“ Sent Up.”
' Advertise Advertise!
Harry the Fifth.
The Shakespearian Hal, the bright audacious boy who swaggered so charmingly with Falstaff and other doubtful company, is the Prince who will live still, despite whole libraries of musty documents; and, depend upon it, tho traditions upon which Shakespeare placed his moulding hand were not utterly untrustworthy.
The ‘ Spectator ’ has been discussing the evergreen subject of Irish “bulls,” and a correspondent 11 s ' sends a charming letter of Sir Hoyle Roche’s, the “highpriest” of tho art. It was Sir Hoyle who once commenced a speech in the Irish Jlouse of Commons with tho words : “ Mr Speaker, it is the duty of every true lover of his country to give his last guinea to save the remainder of Ins fortunes.” Hero are a few bits from the letter, which was written during the rebellion of ’OS : —“ At the present there are such goings on that everything is at a standstill. 1 should have answered your letter a fortnight but I on'y received it this morning. Indeed, hardly a mail arrives safe without being robbed. . . . Hy the time half of our party were killed we began to be all alive. . . . In fact, in a short time nothing was heard but silence. Their uniforms were all dif-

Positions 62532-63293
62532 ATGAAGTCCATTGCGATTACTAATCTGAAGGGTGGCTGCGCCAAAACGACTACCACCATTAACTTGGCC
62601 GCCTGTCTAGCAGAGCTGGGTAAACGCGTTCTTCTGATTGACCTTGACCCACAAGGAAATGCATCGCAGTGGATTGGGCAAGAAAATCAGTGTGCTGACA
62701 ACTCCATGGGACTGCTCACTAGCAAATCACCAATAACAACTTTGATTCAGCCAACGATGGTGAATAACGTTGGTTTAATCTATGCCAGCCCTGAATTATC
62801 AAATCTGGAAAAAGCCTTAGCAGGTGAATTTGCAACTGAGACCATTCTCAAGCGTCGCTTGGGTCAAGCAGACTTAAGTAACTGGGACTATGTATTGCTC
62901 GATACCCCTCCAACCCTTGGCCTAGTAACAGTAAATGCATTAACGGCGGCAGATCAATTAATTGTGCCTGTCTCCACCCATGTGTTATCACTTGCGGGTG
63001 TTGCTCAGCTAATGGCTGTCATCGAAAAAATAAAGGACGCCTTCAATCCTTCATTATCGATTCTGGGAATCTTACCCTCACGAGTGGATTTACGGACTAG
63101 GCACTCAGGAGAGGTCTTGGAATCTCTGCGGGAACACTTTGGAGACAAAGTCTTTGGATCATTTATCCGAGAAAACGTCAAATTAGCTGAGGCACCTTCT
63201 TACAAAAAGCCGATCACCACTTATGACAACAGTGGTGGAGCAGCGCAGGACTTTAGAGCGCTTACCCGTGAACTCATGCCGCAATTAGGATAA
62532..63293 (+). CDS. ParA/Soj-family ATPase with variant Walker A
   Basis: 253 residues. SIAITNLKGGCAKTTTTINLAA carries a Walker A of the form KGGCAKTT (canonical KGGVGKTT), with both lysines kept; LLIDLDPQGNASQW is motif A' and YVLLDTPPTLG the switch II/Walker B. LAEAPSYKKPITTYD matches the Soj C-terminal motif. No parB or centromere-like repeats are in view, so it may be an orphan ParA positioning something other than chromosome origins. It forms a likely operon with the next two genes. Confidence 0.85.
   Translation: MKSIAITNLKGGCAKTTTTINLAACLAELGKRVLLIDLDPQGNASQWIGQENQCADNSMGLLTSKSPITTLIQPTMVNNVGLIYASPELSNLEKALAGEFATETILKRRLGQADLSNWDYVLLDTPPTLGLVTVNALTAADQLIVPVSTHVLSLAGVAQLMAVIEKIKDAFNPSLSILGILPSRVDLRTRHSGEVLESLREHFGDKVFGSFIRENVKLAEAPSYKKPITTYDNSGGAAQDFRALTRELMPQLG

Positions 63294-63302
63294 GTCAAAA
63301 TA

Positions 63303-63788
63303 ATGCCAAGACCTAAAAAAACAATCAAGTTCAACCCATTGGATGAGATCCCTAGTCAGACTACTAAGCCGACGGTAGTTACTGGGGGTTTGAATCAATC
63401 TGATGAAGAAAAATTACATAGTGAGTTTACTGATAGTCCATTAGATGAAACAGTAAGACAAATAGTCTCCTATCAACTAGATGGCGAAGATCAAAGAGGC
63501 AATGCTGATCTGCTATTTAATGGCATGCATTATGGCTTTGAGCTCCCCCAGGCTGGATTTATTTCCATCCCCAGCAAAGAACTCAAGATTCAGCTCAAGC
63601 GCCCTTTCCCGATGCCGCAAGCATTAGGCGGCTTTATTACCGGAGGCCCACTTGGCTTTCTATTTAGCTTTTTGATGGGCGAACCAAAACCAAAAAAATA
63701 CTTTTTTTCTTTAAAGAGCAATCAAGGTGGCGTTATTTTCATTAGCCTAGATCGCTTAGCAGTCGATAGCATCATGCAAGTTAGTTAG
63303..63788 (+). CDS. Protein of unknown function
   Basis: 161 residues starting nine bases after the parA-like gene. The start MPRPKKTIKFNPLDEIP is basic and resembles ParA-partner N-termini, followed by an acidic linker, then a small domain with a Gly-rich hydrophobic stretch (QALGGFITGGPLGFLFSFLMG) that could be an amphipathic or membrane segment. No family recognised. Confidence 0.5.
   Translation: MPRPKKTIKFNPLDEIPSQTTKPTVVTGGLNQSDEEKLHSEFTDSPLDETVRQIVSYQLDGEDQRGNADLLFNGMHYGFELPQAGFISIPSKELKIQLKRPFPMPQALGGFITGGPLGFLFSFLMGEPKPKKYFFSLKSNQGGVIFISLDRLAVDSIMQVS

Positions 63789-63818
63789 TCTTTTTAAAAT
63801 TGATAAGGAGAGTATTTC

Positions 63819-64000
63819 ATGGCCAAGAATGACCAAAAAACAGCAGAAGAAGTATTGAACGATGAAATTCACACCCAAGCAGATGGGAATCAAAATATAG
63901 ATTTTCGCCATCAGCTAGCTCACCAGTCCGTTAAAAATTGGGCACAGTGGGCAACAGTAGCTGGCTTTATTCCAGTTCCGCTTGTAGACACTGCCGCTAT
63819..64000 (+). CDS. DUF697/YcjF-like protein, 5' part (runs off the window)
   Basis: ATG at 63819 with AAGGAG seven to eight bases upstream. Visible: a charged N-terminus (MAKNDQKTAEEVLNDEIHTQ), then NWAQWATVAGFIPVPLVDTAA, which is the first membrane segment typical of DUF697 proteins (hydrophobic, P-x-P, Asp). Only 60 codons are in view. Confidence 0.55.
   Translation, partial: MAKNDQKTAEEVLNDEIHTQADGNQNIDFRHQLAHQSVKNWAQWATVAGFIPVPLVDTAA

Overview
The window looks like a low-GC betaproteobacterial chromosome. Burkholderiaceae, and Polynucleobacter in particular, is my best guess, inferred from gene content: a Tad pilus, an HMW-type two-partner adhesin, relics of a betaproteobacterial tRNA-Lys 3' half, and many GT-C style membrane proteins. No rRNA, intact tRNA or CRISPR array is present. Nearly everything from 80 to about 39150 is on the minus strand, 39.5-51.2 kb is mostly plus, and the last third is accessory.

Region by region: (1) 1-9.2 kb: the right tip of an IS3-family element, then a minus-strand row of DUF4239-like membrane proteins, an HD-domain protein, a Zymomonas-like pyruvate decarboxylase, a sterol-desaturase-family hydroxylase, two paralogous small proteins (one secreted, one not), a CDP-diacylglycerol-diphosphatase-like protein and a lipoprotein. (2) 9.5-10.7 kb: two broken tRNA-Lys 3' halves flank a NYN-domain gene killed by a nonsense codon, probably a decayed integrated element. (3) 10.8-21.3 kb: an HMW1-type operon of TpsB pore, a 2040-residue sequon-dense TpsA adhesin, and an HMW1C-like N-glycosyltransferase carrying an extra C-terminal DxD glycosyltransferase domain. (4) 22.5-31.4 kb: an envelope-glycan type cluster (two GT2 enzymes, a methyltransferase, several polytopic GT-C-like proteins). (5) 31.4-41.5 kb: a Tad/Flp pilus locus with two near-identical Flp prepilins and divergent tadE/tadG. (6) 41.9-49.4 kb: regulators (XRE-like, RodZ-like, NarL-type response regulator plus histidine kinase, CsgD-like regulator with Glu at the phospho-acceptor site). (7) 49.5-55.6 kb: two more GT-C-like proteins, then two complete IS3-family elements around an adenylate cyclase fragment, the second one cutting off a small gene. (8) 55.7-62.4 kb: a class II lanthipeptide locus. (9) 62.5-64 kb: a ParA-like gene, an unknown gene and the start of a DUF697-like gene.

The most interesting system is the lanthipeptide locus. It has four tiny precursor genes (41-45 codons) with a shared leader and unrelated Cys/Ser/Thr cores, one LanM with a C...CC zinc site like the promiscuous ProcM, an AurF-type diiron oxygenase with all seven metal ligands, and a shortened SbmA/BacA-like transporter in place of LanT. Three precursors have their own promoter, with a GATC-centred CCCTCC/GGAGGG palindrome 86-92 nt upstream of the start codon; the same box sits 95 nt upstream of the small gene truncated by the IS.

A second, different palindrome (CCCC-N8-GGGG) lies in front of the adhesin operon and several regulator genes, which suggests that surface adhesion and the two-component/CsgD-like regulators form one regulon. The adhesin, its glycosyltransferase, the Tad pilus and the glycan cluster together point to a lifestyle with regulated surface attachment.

fercut, chiefly green, . . found a parcel of empty bottles filled with water, and a bundle of blank French commissions filled np with Irish names. Troops are now stationed round, which exactly squares with my ideas of security.” A postscript to the letter runs : “If you do not receive this, of course it must have miscarried ; therefore I beg you to write and let me know.”